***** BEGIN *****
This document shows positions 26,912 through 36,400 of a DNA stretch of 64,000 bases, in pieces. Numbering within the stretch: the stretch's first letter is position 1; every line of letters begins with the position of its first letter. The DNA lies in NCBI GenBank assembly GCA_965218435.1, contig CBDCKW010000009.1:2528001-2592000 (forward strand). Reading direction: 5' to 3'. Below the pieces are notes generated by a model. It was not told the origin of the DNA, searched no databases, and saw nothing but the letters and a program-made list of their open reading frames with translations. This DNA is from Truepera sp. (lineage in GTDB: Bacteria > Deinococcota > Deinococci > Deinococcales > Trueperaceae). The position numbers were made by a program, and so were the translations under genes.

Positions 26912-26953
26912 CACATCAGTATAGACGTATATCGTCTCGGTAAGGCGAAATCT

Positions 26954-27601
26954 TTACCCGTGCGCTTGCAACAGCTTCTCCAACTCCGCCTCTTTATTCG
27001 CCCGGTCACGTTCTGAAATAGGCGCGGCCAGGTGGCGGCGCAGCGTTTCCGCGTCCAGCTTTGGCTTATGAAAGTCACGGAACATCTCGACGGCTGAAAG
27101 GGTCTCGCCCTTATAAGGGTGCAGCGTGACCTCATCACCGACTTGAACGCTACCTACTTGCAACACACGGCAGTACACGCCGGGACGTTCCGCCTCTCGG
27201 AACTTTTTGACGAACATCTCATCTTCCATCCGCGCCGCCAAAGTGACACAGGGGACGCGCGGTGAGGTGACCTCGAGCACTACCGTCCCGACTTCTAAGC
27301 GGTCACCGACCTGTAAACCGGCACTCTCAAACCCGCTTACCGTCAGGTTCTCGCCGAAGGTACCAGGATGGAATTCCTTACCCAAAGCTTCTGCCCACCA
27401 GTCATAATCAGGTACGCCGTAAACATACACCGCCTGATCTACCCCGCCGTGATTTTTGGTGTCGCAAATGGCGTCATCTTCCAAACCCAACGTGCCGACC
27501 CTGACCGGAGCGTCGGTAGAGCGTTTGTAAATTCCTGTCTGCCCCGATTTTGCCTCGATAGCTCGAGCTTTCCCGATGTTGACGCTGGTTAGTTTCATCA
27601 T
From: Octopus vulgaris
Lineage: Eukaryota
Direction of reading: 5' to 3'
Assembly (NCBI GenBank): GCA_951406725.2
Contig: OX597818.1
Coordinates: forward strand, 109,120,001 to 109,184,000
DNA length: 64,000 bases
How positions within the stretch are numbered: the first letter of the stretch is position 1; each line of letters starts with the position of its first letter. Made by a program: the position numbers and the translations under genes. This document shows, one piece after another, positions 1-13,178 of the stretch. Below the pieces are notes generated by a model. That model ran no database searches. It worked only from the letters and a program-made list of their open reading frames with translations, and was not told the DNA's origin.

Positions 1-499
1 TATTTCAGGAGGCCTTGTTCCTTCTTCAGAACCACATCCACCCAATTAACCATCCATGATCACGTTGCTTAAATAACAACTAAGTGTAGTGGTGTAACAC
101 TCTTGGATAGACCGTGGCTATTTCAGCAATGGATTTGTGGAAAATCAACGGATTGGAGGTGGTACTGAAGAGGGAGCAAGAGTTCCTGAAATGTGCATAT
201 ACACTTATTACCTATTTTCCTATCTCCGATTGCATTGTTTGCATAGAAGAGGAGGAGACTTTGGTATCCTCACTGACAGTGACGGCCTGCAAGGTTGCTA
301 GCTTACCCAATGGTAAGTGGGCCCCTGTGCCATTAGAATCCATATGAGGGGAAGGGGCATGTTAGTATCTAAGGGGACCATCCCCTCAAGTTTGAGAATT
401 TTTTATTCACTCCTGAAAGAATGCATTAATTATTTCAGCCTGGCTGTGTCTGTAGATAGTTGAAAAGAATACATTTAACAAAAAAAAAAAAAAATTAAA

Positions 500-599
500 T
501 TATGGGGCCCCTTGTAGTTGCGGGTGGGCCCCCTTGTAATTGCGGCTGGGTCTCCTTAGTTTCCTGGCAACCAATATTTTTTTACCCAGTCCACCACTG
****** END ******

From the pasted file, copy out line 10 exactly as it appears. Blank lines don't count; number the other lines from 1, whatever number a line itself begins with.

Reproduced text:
27401 GTCATAATCAGGTACGCCGTAAACATACACCGCCTGATCTACCCCGCCGTGATTTTTGGTGTCGCAAATGGCGTCATCTTCCAAACCCAACGTGCCGACC